New Zealand

Three reasons house prices will flatten after a period of skyrocketing growth

PHOTO: Australian house prices

Australia’s property market appears to be slowly losing momentum after prices skyrocketed to astounding heights earlier this year.

But it’s not necessarily good news, with analysts saying part of the reason for the slowdown is because house prices have become so unaffordable that more and more first homebuyers are being locked out of the market.

Australian property market

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In Sydney and Melbourne in October, the monthly rate of growth has more than halved since the highs seen in March, when they grew by a staggering 3.7 per cent and 2.4 per cent respectively, according to analysis by CoreLogic.

Perth recorded its first negative monthly result since June last year, with values nudging -0.1 per cent lower.

At the other end of the spectrum, Brisbane has taken over as the fastest growing market with housing values up 2.5 per cent in October.

This was followed by Adelaide and Hobart where homes increased by 2 per cent in value over the month.

Regional markets once again recorded a stronger trajectory than the capitals, with housing values up 1.9 per cent in October compared to a 1.4 per cent rise in capital city prices.

The “Australian dream” of home ownership is becoming increasingly out of reach for many. Picture: NCA NewsWire / David Swift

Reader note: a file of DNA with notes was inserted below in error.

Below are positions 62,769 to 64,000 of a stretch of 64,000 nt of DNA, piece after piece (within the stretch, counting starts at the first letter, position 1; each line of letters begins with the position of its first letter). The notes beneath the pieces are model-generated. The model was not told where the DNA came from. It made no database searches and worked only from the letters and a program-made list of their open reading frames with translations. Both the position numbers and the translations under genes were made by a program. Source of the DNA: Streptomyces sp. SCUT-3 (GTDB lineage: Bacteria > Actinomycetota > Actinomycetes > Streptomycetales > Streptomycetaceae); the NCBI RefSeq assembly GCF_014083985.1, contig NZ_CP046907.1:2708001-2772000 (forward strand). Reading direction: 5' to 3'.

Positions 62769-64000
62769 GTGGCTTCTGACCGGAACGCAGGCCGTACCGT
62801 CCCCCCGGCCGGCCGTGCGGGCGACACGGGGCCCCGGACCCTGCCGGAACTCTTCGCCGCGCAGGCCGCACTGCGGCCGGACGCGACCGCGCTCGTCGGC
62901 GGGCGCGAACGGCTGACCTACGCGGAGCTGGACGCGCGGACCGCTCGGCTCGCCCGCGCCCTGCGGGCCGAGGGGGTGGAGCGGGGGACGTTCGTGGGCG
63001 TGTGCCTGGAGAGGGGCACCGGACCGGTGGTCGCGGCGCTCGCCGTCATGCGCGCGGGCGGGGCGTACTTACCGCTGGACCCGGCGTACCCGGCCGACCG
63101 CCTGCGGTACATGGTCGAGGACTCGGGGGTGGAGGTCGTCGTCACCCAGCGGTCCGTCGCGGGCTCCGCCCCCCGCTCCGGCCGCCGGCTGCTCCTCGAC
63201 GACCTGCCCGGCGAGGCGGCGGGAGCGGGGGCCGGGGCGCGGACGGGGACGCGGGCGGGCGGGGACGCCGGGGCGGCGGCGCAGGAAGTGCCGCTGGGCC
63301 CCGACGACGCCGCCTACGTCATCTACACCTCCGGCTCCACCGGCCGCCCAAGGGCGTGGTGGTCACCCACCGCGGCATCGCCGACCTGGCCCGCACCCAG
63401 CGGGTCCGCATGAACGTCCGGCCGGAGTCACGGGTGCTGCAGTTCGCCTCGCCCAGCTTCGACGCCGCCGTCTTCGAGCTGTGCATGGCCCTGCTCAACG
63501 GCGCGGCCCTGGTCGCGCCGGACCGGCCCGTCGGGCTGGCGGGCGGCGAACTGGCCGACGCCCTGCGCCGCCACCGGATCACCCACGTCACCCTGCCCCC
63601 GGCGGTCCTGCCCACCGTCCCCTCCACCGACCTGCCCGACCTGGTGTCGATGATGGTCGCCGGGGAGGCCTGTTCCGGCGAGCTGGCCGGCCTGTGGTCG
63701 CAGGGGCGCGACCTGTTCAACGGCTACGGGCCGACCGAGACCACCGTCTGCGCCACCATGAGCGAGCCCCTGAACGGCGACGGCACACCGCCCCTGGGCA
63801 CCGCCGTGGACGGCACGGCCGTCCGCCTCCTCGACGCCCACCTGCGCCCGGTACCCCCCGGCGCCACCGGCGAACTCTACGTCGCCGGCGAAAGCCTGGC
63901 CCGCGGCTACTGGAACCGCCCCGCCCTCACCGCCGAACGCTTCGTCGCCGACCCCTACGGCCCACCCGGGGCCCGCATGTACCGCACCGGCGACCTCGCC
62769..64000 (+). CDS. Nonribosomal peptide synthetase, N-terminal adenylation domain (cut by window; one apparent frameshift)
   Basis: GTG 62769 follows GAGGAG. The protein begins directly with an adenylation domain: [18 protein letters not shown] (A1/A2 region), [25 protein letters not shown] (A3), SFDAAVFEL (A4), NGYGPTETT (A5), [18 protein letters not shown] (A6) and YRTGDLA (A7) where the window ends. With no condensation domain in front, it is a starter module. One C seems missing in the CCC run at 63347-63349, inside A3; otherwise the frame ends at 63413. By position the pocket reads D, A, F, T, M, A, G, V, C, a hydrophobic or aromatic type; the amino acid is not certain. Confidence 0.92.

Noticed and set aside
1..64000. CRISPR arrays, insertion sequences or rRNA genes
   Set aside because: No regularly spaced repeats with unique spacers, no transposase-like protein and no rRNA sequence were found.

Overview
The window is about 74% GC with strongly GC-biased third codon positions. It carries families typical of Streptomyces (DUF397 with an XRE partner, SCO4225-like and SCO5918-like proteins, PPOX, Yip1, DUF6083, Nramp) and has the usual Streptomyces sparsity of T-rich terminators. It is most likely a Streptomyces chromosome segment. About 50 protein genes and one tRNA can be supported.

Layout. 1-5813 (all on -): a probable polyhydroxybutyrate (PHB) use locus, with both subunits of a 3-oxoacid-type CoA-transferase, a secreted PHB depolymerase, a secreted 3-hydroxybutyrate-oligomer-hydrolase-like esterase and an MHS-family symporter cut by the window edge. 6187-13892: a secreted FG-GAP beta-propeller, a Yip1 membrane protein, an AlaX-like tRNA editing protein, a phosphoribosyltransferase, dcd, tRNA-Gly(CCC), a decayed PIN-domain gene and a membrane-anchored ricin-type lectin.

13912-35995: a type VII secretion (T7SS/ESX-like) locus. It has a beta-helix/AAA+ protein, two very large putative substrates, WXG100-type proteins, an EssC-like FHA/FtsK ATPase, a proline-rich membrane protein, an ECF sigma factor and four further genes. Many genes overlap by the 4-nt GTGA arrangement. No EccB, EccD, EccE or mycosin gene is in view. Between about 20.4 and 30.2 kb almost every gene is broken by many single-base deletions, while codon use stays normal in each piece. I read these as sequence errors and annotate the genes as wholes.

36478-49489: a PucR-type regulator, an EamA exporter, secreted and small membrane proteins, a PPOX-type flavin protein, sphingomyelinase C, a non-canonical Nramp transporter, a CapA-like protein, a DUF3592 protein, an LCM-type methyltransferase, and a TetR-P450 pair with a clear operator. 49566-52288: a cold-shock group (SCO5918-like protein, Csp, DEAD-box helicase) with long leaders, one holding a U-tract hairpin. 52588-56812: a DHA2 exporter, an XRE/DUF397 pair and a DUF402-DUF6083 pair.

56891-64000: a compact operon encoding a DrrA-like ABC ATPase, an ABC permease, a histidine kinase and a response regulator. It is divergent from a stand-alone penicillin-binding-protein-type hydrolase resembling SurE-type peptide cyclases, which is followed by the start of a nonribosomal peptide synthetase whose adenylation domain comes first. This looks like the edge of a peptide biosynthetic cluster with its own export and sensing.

The “Australian dream” of home ownership is becoming increasingly out of reach for many. Picture: NCA NewsWire / David Swift

House prices rose nationally by 1.49 per cent in October compared with 1.51 per cent in September, a drop from the peak rate of growth in March of 2.8 per cent, according to data from CoreLogic.

So, while prices continue to rise, the rate of overall growth is slowing. And there are a few reasons why.

CoreLogic research director Tim Lawless said slowing growth conditions are a factor of worsening housing affordability, rising supply levels, and less stimulus.

“Combining these factors with the subtle tightening of credit assessments set for November 1, and it’s highly likely the housing market will continue to gradually lose momentum,” he said.

Mr Lawless said new listings had surged Australia-wide by 47 per cent since the recent low in September but housing prices continued to outpace wages by a ratio of about 12:1.

“This is one of the reasons why first home buyers are becoming a progressively smaller component of housing demand,” he said.

“And housing focused stimulus such as HomeBuilder and stamp duty concessions have now expired.”